In the winter there is an inclination to insulate and/or close vent openings, which is not permitted because it would also block the flow of floodwaters. When human intervention is necessary to open the air vent it no longer functions as a flood vent. It is also critical that the bottom of the flood vent be no more than one foot above the outside grade.
Be aware that RCNYS section R327.3.5, "Design certificate" requires that a registered design professional certify that the design and methods of construction to be used meet the applicable criteria of section R327 and BCNYS section 1612.5, "Flood hazard certificates," spells out the requirement that a certification, by a registered design professional, shall be provided to the code enforcement official that the design of engineered flood openings meets the minimum requirements of ASCE 24.
New York State RCNYS section R327.2.2, "Enclosed area below design flood elevation,"
Enclosed areas, including crawl spaces, that are below the design flood elevation shall:
1. Be used solely for parking of vehicles, building access or storage.
2. Be provided with flood openings which shall meet the following criteria:
2.1. There shall be a minimum of two openings on different sides of each enclosed area; if a building has more than one enclosed area below the design flood elevation, each area shall have openings on exterior walls.
2.2. The total net area of all openings shall be at least 1 square inch for each square foot (275 mm for each square meter) of enclosed area.
2.3. The bottom of each opening shall be 1 foot (305 mm) or less above the adjacent ground level.
2.4. Openings shall be at least 3 inches (76 mm) in diameter.
2.5. Any louvers, screens or other opening covers shall allow the automatic flow of floodwaters into and out of the enclosed area.
2.6. Openings installed in doors and windows, that meet requirements 2.1 through 2.5, are acceptable; however, doors and windows without installed openings do not meet the requirements of this section.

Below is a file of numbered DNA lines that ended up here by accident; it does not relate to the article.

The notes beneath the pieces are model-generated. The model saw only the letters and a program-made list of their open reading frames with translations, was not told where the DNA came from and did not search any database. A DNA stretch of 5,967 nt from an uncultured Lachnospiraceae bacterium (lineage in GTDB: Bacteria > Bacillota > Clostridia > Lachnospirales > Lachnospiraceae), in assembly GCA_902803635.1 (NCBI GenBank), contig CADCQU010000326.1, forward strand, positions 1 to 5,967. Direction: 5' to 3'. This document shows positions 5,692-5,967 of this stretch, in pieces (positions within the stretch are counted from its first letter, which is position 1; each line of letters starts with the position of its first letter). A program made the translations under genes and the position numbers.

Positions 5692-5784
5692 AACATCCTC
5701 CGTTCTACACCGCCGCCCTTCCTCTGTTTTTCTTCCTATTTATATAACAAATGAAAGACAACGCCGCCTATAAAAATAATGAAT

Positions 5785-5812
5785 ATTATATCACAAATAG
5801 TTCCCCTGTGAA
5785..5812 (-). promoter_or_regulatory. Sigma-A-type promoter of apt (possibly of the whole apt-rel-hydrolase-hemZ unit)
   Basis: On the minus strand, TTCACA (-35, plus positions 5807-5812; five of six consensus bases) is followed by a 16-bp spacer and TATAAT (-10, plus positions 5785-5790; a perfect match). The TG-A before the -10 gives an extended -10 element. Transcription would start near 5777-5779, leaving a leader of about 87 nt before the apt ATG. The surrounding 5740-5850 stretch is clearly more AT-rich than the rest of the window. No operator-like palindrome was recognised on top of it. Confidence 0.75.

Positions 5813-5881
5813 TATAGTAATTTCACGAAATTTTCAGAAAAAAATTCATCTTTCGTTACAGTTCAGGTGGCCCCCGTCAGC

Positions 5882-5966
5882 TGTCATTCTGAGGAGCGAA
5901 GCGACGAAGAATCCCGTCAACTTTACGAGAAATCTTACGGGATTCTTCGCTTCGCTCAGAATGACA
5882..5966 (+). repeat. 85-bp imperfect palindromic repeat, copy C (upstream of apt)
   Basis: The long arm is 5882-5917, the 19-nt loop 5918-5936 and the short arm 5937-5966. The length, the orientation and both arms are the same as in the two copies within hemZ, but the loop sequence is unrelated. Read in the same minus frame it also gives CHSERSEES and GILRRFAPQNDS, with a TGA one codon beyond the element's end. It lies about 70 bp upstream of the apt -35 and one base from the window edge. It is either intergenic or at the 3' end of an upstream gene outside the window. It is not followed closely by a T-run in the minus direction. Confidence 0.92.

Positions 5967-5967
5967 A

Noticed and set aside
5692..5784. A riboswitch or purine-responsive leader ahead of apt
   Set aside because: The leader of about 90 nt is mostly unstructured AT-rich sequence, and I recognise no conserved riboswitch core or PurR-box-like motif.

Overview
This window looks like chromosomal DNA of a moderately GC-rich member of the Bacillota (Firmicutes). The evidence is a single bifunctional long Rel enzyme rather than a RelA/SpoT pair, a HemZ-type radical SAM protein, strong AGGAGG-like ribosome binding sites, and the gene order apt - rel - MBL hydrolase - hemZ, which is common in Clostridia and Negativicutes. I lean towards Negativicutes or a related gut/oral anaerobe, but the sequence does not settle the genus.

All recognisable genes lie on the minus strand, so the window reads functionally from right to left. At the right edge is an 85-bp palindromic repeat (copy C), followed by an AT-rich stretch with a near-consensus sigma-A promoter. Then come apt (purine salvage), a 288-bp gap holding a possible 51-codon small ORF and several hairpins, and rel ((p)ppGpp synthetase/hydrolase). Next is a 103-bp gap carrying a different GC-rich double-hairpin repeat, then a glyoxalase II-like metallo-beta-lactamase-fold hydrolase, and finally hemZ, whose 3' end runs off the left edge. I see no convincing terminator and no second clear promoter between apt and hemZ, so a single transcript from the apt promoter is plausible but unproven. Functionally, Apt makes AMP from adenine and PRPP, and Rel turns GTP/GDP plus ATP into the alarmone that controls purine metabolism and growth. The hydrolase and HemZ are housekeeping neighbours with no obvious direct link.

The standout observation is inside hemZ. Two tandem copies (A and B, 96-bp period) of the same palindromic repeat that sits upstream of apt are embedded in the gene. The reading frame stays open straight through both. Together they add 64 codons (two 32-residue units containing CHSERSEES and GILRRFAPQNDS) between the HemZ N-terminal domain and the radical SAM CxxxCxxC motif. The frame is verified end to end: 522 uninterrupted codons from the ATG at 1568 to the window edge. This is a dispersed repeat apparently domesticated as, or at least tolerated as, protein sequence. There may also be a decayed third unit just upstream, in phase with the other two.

New York State BCNYS 1612.4, "Design and construction,"
The design and construction of buildings and structures located in flood hazard areas, including flood hazard areas subject to high velocity wave action, shall be designed and constructed in accordance with ASCE 24.
ASCE 24 provides two methods for flood venting, non-engineered openings and engineered openings. The first method is as follows:
Section 220.127.116.11 "Non-Engineered Openings in Enclosures Below the Design Flood Elevation"
Non-engineered openings shall meet the following criteria:
1. there shall be a minimum of two openings on different sides of each enclosed area; if a building has more than one enclosed area below the design flood elevation, each area shall have openings on exterior walls.
2. the total net area of all openings shall be at least 1 square inch for each square foot (275 mm for each square meter) of enclosed area.
3. the bottom of each opening shall be 1 foot (305 mm) or less above the adjacent ground level.
4. openings shall be at least 3 inches (76 mm) in diameter.
5. any louvers, screens or other opening covers shall allow the automatic flow of floodwaters into and out of the enclosed area.
6. openings installed in doors and windows, that meet requirements 2.1 through 2.5, are acceptable; however, doors and windows without installed openings do not meet the requirements of this standard.
The second method is:
Section 18.104.22.168, "Engineered Openings in Enclosures Below the Design Flood Elevation," with the following criteria:
1. Each individual opening, and any louvers, screens or other opening covers, shall be designed to allow the automatic entry and exit of floodwaters during design flood or lesser flood.